The Good Druid’s Garden August 2017

So glad to restart this series!  I missed doing this.  I mentally call it “The Flora and Fauna Report”

My back yard brings me so much pleasure!  Daniel and I parted ways on Ostara, and although we are still on good terms, I’m on my own with the gardening.  I was really good at managing the yard in May and June, and then July just got away from me.  Between the full time muggle job and the full time business, there’s not much time left over for gardening.  My teenager has been working at a summer camp, so she hasn’t been available, and my dad’s health is not well.  I have an amazing roommate, but she travels a lot, and when home, isn’t available often to help with yardwork.  My sister was helping me with mowing while my back was injured, but she has a life, too.  I may just need to hire a gardener.

The trumpet vine continues to be the bane of my existence.  In the past month, it has completely taken over the yard.  I should have enough headway made to give it a mow by tomorrow.  I really do need a better solution.

I decided to wait another year for the vegetable bed.  The soil was all clay, so next March or April I am going to replace the gate, and then April or May build a raised bed and have a square metre of good top soil delivered.  That will be so much better than digging through clay so dense that carrots couldn’t grow down more than 2 inches.  I prices tomato cages, and they were like $8 each!  So instead I am going to install a chain link fence and train tomatoes, peppers, zucchini, etc to grow into a living wall.  The living wall may wait another year.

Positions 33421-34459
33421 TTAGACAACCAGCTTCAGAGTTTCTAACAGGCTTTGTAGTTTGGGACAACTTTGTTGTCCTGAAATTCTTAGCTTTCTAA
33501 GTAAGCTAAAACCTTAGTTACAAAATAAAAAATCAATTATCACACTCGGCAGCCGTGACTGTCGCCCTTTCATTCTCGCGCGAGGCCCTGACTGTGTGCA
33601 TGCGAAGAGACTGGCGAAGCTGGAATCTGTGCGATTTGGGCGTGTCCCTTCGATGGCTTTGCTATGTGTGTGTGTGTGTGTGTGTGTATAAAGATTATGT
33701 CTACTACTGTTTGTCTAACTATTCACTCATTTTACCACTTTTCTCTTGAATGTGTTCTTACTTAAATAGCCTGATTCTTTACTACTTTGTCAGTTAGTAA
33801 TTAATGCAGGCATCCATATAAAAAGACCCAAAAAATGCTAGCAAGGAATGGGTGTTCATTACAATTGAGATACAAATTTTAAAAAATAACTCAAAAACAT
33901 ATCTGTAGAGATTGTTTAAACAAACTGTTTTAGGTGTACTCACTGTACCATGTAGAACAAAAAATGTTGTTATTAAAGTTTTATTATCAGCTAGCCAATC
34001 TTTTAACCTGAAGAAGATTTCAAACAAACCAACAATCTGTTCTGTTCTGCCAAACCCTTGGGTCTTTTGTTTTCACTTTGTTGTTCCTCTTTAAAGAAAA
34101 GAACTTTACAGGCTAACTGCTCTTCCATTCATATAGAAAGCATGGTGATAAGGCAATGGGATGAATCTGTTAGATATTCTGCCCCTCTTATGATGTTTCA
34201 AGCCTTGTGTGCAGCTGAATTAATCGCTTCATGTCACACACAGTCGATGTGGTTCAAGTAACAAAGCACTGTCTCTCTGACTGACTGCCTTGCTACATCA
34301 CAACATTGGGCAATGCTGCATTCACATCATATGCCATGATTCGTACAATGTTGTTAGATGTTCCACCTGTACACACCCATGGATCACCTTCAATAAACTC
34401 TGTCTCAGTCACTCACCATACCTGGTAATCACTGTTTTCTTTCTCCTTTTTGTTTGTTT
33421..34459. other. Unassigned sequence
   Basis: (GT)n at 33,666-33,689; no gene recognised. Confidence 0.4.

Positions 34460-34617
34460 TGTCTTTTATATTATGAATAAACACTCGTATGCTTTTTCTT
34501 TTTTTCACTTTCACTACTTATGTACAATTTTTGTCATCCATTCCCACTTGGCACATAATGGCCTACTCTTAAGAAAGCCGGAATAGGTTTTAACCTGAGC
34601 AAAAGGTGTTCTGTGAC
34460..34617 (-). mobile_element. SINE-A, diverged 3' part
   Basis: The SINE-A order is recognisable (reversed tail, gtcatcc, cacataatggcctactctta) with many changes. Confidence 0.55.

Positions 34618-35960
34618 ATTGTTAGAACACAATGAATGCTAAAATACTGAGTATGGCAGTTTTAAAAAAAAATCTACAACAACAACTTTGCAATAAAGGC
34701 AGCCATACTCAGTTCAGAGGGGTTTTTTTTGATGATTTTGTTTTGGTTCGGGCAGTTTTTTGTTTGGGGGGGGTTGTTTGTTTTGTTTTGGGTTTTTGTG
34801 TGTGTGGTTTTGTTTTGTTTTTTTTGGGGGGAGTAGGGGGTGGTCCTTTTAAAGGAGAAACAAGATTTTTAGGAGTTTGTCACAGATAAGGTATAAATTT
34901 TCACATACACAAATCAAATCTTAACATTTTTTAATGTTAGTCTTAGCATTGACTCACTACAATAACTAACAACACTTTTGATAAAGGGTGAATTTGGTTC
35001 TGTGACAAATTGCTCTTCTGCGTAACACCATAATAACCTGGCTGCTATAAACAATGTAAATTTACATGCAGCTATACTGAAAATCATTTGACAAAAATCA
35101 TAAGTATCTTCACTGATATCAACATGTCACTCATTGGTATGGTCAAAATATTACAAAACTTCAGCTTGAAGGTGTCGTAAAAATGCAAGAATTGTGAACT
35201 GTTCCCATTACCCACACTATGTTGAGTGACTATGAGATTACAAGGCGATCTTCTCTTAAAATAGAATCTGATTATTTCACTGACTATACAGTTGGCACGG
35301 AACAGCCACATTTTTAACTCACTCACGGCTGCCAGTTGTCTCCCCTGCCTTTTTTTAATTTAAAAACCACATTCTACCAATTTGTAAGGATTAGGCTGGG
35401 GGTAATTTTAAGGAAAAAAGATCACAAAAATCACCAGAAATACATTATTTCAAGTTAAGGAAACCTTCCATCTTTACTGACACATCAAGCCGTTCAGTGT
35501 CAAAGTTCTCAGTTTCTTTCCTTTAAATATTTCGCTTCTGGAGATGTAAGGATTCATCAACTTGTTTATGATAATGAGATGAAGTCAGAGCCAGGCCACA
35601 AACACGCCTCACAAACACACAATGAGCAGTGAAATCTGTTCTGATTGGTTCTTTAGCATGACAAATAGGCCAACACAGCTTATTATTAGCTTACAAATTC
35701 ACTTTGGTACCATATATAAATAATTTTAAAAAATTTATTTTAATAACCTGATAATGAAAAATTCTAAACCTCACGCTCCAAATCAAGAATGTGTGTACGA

All 5 of my trees survived the winter well and are thriving.  My service berry trees were a little touch and go as a kid had come by and ripped the top off.  I was watching, mom was walking beside her and did nothing, just broke the poor sapling in half while walking home from school.  But they are doing okay.  Too little for any fruit yet.  The tree that was labelled “cherry” gave me 5 beautiful peaches, which was an unexpected surprise.  I was told not to expect fruit for 10 years, and it was wonderful to get peaches the first year.  And the tree that was labelled “plum” has some sort of other strange berry growing, not sure if it’s edible.  I will have to contact reforest London with a photo.  I would still like to get a plum tree, apple tree and pear tree, as well as a Japanese maple for the front.  I have visions of growing all of my produce some day.  Not sure if I’ll be able to grow the 3-4 bushels of romas that I use every year for canning, but I can try.

My herb garden… funny story.  So, my herb garden has traditionally been the one garden that grows really well.  I have great soil there.  The weeds like it too!  So I was told to just put mulch down, and that will slow down the weeds.  So I dug my rows, planted seeds, and put a big ol’ thick layer of mulch on it.  The weeds slowed down, but almost none of my herbs came through.  I imagine next spring when I till up the mulch, all of my herbs will start sprouting in random places.